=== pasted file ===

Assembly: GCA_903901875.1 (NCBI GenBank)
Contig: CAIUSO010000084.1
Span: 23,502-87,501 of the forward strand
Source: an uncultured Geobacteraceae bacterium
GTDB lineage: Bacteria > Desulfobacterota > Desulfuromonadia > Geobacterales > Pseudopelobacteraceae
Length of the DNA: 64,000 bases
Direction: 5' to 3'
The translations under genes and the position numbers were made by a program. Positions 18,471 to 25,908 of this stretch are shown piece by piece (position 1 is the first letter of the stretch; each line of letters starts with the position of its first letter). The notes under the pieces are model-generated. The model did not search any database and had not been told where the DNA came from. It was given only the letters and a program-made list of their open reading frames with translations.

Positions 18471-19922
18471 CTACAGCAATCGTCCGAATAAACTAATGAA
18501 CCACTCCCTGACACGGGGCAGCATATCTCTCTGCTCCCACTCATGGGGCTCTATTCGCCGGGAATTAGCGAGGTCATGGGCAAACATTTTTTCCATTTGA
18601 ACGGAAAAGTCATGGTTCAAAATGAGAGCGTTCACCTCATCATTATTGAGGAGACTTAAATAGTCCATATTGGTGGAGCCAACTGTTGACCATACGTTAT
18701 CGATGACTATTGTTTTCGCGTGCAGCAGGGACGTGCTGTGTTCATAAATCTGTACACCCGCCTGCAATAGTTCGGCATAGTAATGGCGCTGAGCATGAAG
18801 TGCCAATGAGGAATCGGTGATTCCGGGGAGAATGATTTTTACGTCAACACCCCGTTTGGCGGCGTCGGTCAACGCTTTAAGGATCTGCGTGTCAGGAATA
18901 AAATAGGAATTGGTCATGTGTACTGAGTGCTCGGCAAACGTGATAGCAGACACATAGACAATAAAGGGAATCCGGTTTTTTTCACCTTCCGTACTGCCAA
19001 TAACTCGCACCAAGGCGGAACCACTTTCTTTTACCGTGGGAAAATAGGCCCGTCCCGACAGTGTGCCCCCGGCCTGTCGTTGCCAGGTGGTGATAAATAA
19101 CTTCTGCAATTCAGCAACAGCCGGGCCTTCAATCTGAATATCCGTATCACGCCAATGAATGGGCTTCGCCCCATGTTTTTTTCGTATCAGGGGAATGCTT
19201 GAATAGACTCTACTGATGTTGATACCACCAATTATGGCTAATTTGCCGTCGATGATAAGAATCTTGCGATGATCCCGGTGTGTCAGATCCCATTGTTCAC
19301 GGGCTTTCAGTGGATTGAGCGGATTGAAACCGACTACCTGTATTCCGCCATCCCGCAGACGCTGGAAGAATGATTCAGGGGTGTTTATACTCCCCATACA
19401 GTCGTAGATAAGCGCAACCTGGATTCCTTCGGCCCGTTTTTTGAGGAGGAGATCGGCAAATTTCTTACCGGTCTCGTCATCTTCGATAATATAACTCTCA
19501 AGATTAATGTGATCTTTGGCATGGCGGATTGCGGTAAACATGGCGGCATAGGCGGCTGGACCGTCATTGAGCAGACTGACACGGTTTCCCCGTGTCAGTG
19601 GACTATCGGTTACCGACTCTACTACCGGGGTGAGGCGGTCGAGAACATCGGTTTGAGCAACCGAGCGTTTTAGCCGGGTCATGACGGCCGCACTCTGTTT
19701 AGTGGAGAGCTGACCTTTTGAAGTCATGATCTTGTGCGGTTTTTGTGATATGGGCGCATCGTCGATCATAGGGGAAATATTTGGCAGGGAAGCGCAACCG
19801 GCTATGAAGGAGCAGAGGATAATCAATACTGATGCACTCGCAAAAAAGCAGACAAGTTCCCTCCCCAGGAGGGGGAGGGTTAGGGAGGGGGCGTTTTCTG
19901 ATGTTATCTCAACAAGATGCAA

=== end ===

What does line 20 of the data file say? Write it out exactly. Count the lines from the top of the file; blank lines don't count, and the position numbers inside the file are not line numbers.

19401 GTCGTAGATAAGCGCAACCTGGATTCCTTCGGCCCGTTTTTTGAGGAGGAGATCGGCAAATTTCTTACCGGTCTCGTCATCTTCGATAATATAACTCTCA